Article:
In the wake of her mother’s illness, and driven by lore of hidden treasure, Kirsch excavates history from ephemera found in her parent’s home; she follows clues to wherever they lead in a meandering path along different research trajectories that unearth mysteries and figures from her family tree. With poetic prose, and a proclivity for listings of things, Kirsch has a microscopic attention to detail that matches the theme of objects put under scrutiny to divine secrets. This writing has a way of hinting at the ineffable and drawing synaptic connections that reveal a real playfulness and love of words. This listing is stylistic, but also a method for coping with grief. There are themes of memory and forgetting, loss and lost things, and of course the search for treasure, where things — letters, postcards, photographs, slides, seashells, and rocks — become archival documents.  – Vine Awards Jury

Paul Roberts Bentley, Strange Journey: John R. Friedeberg Seeley and the Quest for Mental Health (Academic Studies Press)

A well-researched and fascinating biographical exposé of John R. Friedeberg Seeley, a renaissance man who changed the face of mental health and education in Canada in the 1950s. A staunch believer and advocate for liberal education, Seeley endured life-long personal and professional rejections, betrayals and ostracization.– Vine Awards Jury

Celia Rabinovitch, Duchamp’s Pipe: A Chess Romance--Marcel Duchamp and George Koltanowski (North Atlantic Books)

In a history that manages to be both highly structured and kaleidoscopic, Celia Rabinovitch reveals the chess friendship between surrealist artist Marcel Duchamp and chess champion George Koltanowski. Her compelling narration is based on interviews, previous histories, and a wealth of unearthed material — from photographs to exhibition posters to score books, and by tracing those moments that the two men’s biographies intersected, including their chess matches, the gifts they exchanged, and the art objects they created together, she explores Duchamp’s philosophy of the intersection of chess and art. – Vine Awards Jury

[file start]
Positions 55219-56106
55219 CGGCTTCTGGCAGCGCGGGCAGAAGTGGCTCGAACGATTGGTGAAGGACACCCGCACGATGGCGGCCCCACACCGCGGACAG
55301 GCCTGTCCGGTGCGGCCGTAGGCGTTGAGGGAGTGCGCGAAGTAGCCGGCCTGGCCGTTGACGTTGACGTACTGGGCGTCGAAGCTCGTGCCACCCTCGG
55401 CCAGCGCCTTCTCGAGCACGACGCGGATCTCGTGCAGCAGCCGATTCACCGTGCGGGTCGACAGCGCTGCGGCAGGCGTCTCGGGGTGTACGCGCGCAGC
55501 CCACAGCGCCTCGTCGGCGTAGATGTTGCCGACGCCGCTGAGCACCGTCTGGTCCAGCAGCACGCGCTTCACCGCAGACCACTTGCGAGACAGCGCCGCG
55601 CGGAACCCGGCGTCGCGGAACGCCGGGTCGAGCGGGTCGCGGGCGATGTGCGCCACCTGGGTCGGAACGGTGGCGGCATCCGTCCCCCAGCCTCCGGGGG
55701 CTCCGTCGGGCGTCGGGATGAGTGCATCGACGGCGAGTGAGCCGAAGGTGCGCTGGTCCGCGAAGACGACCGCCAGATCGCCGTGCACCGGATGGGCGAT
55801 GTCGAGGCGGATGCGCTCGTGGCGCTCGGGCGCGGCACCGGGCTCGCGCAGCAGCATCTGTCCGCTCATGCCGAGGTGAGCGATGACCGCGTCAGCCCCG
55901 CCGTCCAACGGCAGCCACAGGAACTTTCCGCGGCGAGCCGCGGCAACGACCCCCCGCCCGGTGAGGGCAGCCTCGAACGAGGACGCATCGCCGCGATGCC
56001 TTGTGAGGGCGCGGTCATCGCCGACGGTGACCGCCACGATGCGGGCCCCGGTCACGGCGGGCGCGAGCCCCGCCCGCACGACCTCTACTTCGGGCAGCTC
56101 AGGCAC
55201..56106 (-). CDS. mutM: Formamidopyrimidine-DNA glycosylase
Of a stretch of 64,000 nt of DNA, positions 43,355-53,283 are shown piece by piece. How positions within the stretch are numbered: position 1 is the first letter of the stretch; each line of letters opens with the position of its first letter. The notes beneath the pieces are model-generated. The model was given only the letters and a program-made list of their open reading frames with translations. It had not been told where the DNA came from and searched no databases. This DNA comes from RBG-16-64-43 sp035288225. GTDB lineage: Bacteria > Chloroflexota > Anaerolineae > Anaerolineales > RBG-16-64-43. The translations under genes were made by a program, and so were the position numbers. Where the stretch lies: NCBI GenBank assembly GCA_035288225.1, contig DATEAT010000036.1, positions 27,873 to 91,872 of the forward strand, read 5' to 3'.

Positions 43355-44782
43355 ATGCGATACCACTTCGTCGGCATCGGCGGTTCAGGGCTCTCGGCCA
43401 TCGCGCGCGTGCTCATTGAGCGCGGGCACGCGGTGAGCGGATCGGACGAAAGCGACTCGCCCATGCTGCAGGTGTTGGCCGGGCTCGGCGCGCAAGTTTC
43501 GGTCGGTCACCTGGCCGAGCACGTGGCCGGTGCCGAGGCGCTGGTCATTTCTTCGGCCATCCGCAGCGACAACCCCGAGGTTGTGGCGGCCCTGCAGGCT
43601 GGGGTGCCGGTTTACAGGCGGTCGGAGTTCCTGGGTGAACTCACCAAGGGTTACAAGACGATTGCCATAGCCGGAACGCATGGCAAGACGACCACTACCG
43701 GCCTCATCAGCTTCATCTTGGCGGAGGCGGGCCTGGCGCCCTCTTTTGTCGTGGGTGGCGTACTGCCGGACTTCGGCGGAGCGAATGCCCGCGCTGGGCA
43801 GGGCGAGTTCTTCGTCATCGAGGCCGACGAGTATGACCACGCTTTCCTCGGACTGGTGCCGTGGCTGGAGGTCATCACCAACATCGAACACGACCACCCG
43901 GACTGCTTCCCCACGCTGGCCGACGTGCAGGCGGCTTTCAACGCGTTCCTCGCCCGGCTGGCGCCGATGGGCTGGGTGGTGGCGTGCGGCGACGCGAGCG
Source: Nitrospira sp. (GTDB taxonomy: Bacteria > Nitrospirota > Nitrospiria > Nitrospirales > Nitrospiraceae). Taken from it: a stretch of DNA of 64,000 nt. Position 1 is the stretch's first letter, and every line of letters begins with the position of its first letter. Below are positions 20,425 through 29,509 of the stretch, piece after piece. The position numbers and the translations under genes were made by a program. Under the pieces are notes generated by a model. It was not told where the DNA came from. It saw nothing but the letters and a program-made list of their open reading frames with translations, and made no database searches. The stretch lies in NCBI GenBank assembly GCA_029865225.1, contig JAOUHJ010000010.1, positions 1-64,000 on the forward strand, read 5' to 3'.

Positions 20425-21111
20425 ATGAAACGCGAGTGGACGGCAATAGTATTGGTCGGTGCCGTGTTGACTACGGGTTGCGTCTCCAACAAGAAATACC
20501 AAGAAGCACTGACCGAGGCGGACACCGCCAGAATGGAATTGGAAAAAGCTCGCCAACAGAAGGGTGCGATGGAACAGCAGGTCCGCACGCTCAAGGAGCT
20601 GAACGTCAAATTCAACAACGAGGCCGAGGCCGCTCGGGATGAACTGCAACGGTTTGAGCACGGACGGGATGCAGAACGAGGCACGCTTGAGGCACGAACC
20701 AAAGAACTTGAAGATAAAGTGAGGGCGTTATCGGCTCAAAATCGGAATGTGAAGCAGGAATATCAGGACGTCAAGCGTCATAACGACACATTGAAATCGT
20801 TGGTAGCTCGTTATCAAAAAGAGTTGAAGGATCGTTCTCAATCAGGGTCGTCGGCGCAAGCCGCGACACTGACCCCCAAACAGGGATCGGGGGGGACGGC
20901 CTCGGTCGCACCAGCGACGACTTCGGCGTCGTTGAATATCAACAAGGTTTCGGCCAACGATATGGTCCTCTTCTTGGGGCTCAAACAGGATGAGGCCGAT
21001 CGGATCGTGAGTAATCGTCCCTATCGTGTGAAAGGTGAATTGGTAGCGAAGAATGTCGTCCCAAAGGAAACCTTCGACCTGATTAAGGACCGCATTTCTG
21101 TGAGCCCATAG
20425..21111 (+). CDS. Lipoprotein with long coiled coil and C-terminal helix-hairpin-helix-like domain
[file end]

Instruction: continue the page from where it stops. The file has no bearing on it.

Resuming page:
Michelle Barker, My Long List of Impossible Things (Annick Press)

A compelling YA novel from the standpoint of a 16-year-old German girl navigating her survival through the Soviet occupation at the end of World War II. A page-turner where the reader grapples with the ethics of truths and lies and the upended norms of right and wrong. – Vine Awards Jury

Gordon Korman, War Stories (Scholastic Canada)

War Stories brings WWII history to life in an engaging way that is accessible for younger readers without glamourizing or sugar-coating the horrors of war. Alternating flashbacks to the past are interwoven with the present along two adjacent narrative arcs. Two families are implicated in events coming to a head; the liberation of a small town in France, a hero’s welcome, and a blood-debt stemming back to a grave miscalculation. Here are dramatic action-pact scenes with life-and-death stakes, the random luck of survival, narrative tension building to a confrontation undercut with the threat of violence, and a younger generation who must come to terms with the past.  – Vine Awards Jury

Helaine Becker, illustrated by Kari Rust, Emmy Noether: The Most Important Mathematician You’ve Never Heard Of (Kids Can Press)

Emmy Noether introduces young readers to a remarkable mathematician, whose ingenious contributions before and during the Second World War deserve as much recognition and reverence as those of her colleague, Albert Einstein. The book shows how and why history has elevated some thinkers to superhero status and completely forgotten others, how both systemic prejudice against women and genocidal policies against the Jewish people worked to silence so many, and how, with good fortunate and tenacity, it is sometimes possible to make important contributions against the odds – all this in a prose style at once accessible and sophisticated, matched perfectly with dense, lush illustrations that bear repeated contemplation. – Vine Awards Jury